Course-specific technical skills such as web application development and website design; database integration; graphic and design skills; and web server security are gained through hands-on lab activities as well as theoretical study. Through individual and group projects, you will also acquire a winning combination of transferrable workplace skills such as communication and presentation; project management; problem solving; teamwork, and time management.
There’s an optimistic job outlook for careers in Web design and development. From a white-collar designer to a blue-collar developer, you have an option of working with a Web development team, freelancing, or starting your own business.
Total employment in this field is projected to grow 27 percent through 2024, three times faster than average for all occupations according to the U.S. Bureau of Labor Statistics (BLS).
The need for networks is skyrocketing as more and more business get connected or update technology. The networking industry needs professionally-trained workers that understand networking concepts and how to apply them on the job.
In the networking concentration, you will take hands-on courses that range from basic networking concepts to network management. With a combination of lectures and integrated labs, you will gain a solid background in network protocols, advanced networking skills, and security principles with 3-credit courses in Routing and Switching, Wireless Networks, Scaling Networks, TCP/IP, Virtual Systems, Connecting Networks, and Introduction to Network Security.
Combine these network-specific skillsets with a solid foundation in Computer Information Systems and you will be prepared to apply for a variety of positions in the networking field.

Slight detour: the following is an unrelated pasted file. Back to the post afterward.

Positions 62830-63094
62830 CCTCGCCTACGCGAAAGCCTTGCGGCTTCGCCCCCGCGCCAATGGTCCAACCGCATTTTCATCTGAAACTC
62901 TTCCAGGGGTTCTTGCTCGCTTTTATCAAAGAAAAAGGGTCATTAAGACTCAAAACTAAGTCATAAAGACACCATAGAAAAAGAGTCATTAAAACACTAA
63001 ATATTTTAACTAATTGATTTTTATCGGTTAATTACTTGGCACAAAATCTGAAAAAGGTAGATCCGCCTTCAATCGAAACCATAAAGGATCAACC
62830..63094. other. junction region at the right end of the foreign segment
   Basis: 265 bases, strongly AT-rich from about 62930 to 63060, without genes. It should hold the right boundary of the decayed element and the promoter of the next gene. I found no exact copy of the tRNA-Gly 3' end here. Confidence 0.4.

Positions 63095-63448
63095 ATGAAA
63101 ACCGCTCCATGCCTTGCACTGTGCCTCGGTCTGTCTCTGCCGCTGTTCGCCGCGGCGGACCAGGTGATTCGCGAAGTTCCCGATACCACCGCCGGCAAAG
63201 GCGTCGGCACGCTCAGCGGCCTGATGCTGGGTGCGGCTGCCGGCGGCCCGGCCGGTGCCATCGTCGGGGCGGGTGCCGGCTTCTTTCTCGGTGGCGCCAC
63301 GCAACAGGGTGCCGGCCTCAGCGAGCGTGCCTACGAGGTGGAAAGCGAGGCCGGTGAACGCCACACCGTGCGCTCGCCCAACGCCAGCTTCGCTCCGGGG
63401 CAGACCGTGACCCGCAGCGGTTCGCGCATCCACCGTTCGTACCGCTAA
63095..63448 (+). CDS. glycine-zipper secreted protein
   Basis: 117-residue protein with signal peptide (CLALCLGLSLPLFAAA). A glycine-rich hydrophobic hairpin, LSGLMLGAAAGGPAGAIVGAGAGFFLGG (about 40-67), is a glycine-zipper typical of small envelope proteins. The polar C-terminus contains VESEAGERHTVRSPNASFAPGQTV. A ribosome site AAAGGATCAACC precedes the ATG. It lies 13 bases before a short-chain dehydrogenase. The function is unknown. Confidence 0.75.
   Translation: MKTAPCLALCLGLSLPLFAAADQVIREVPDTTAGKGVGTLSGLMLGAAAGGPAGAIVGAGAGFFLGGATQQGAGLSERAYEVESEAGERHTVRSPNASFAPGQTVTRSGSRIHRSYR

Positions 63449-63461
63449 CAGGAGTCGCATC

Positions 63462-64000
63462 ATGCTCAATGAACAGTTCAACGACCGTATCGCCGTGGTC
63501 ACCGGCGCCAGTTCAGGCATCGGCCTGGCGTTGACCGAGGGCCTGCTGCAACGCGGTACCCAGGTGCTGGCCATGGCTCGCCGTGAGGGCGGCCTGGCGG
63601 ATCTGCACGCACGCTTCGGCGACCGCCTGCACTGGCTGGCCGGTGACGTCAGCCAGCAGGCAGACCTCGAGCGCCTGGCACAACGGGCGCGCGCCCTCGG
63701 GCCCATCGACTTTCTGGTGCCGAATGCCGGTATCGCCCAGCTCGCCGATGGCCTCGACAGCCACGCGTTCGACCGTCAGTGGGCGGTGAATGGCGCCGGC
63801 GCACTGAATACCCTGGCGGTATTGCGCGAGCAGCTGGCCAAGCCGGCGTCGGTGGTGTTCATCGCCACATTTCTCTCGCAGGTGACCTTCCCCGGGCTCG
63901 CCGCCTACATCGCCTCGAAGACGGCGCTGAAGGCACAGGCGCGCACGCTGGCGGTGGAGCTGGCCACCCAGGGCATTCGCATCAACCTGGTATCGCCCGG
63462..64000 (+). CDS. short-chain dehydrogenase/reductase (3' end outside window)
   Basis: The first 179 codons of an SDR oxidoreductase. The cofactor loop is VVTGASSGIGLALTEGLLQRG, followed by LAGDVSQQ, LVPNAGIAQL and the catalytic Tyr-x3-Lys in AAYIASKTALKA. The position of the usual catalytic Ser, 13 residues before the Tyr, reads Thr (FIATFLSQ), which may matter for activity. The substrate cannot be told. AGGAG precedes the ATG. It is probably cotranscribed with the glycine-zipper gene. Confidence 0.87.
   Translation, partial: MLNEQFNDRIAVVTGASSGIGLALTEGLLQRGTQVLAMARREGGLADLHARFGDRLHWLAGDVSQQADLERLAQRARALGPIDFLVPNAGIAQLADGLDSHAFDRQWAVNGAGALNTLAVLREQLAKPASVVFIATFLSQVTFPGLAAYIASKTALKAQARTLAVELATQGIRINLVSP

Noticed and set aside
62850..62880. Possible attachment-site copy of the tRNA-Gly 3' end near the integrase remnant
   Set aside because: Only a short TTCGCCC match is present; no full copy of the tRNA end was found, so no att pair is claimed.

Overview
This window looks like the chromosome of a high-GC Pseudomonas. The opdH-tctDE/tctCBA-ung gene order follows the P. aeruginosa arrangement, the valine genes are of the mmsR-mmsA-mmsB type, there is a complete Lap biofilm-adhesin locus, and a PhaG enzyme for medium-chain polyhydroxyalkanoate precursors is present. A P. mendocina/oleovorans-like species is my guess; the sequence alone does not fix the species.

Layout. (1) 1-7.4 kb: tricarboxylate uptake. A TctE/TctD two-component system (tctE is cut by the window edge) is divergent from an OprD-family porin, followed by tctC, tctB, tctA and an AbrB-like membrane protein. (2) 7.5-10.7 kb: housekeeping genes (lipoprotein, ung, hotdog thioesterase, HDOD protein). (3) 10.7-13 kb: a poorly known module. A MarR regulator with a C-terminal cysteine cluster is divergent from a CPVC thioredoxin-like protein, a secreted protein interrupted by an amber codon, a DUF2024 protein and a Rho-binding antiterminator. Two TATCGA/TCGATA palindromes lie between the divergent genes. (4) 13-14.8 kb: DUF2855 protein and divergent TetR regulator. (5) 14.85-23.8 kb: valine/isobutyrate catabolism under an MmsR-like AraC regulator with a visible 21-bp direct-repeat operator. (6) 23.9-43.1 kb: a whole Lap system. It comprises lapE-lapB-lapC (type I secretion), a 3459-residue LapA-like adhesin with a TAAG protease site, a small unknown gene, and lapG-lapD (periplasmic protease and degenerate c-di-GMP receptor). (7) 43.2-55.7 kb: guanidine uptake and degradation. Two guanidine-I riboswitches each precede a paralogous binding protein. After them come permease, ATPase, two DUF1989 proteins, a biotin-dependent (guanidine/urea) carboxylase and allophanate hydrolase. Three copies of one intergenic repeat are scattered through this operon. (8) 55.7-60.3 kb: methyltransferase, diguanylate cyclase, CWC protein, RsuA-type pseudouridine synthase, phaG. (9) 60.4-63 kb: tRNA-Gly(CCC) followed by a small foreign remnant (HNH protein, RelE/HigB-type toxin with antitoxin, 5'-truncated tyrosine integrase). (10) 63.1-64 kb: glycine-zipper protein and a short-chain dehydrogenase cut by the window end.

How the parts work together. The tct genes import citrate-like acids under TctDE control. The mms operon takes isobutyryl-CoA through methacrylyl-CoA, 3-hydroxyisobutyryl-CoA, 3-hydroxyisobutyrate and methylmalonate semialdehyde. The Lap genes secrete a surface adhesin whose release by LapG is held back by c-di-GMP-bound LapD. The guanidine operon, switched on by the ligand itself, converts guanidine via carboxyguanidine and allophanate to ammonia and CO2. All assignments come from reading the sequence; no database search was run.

The concentration in Information Systems Security will prepare you for the challenging career of information security. IT systems are increasingly under attack from a broad range of threats, and the impact from attacks can be devastating. Every business from the local cleaners to high-level government agencies needs to have a security program to protect its most important asset – its data.
In the ISS concentration, you will acquire and apply innovative solutions to secure an organization’s data.
Students completing this concentration will be professionally trained to become Information Security Analysts. According to the Bureau of Labor Statistics, employment in this field is expected to grow 18% from 2014-2024.
Students who graduate with the Bachelor of Science in Computer Information Systems will be prepared for careers as programmer/analysts, network administrators, information system developers, and information technology managers.
Graduates will have the following IS skills and related knowledge:
- individual and team/interpersonal skills
- personal and interpersonal communication
- legal and ethical aspects of information systems
- systems analysis and design
- approaches to systems development
- information and business systems analysis
- systems development tools and techniques
- software/web development
- advanced programming languages
- systems implementation
- computer technology and science
- business fundamentals
- organizational theory
- accounting principles
- database theory and practice
- project management
- project management theory and practice
- systems integration
- IS management
- telecommunications and networks
- analytical and critical thinking
- problem solving/algorithms/proofs
- information systems security